Wendy Doniger
Snapshot
    • Wendy Doniger makes a series of errors in her article - ‘The Repression of Religious Studies’.
    • Her allegations show us how wrong several American Orientalists are.

The article ‘The Repression of Religious Studies’ by Wendy Doniger touches on many topics of which I chose to address a few.

Intellectual Territorial Integrity Violations

Soon after Rajiv Malhotra’s seminal book (The Battle For Sanskrit) came out, scholars from various fields signed a petition to remove Sheldon Pollock from the leadership of Murty Classical Library of India, among whom was Makarand Paranjpe, a JNU professor of English. Makarand Paranjpe also wrote an eloquent article to explain why he signed the petition. Either Wendy Doniger didn’t read it or didn’t understand it or has chosen to ignore it or all the above. She accuses him of violating the intellectual territory of indologists despite not being one by commenting on these issues. Didn’t she too do a similar thing in the past?

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Sheldon Pollock himself invaded the intellectual territory of others on 27 August 2015, when he signed a petition to bar Narendra Modi, India’s Prime Minister from going to Silicon Valley. The petition was characterized as “far Left” by the Silicon Valley Engineers. They prepared a counter petition with a very strong representation from faculty in engineering disciplines, who, arguably, are best prepared to comment on Digital India, welcoming Modi.

Qualifications of Sheldon Pollock Questioned

  1. Pollock’s previous experience with Clay Library has to be looked into. Translations by Doniger (“Harsh Ratnavali”) and Pollock (“Raghu Vamsa “and “Rasamanjari”) were found to have many pitfalls . His translation of a single verse from Chandodogyopanishad was found to contain as many as 12 errors.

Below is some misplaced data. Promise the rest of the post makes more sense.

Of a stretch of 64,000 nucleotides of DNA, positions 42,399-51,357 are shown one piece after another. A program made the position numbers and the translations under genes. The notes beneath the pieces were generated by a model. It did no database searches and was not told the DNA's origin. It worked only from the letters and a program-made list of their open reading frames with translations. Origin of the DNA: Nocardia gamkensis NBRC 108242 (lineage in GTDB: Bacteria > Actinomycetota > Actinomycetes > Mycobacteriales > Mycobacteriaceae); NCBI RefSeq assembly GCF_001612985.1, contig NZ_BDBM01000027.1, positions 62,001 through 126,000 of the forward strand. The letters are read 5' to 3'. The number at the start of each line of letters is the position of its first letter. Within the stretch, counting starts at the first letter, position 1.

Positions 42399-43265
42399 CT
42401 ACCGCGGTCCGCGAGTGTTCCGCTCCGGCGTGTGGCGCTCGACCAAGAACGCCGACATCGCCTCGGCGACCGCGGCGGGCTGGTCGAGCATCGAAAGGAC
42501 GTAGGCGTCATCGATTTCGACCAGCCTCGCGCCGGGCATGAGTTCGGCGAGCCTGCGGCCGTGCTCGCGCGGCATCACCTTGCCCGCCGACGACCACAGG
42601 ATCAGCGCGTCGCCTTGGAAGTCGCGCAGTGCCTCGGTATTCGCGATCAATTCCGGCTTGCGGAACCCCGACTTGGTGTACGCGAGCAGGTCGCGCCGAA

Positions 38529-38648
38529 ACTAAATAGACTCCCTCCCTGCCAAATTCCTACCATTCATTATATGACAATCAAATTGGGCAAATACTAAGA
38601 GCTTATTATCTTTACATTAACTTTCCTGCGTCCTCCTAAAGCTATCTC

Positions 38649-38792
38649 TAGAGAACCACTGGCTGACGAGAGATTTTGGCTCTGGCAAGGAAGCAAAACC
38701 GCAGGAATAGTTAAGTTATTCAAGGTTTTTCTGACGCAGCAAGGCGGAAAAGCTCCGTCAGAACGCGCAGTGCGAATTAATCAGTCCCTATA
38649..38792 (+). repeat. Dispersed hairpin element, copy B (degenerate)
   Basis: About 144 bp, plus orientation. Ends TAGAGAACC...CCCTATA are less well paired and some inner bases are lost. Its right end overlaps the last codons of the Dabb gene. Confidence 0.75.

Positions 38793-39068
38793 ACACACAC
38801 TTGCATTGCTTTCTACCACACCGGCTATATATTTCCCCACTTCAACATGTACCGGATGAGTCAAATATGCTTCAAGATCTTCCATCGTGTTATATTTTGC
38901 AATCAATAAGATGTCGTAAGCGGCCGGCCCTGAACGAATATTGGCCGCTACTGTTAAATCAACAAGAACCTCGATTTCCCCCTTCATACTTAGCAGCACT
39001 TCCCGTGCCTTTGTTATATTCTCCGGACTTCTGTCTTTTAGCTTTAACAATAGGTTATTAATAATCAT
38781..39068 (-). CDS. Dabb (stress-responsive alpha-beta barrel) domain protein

2. It is clear that Pollock is a man of contradictions. For example in a paper published in 1985 he at one place says sastras are prescriptive followed by the statement later that there were professions which did not follow any sastras. Elsewhere, he says at one place Sanskrit helped the languages of Southeast Asia followed by statement that Sanskrit killed those languages.
  3. He works with a theory, cites data supporting that theory and ignores data that doesn’t agree with it. His theory is that the sastras were repressive of the society. He says these texts are dogmatic, regressive used for political and social oppression, without providing any evidence for the same. He quotes Kautilya who showed disdain for sastras but does not follow up on this stream of thought and ignores it when concluding in support of his theory.
  4. For a man who spent 40 years writing about Hinduism, his knowledge of his subject matter has many gaps. He missed major paradigm shifts in Hindu philosophy: Vedas, Upanishads, Darshanas, Advaita, Visishtadvaita and Dvaita each represented a change suggesting an evolution of thought. He does not mention this important feature of Hindu philosophy.
  5. He says that the worship of Ram is a ‘cult’ popularized around the 12th century to rally the masses against the Turkish invaders by projecting them as the demonic ‘other’. Is he suggesting that Ravana the villain of Ramayana was a Muslim? Even though Ravana was a Brahmin, he did not escape punishment for his misdeeds. Historical references to Ramayana date back, as Nandita Krishna says, to Lumbini pillar erected by Ashoka in 249 BCE. Famous Sanskrit books such as Uttararamacharita by Bhavabhuti in eighth century and Raghuvamsa by Kalidasa in the fifth century, based on Ramayana were written well before 12th century. In Sangam literature, in the book Puranaanooru, in verse 378, there is a mention of jewels of Raman’s wife Sithai. This could have been anytime between the fourth century BCE and the fifth Century CE.
  6. His opinion that Sanskrit is a ‘dead’ language whose revival was done by barbarous invaders coupled with his assertion that “The German Holocaust was inspired by the Nazis reading of Sanskrit texts” is not evidence based.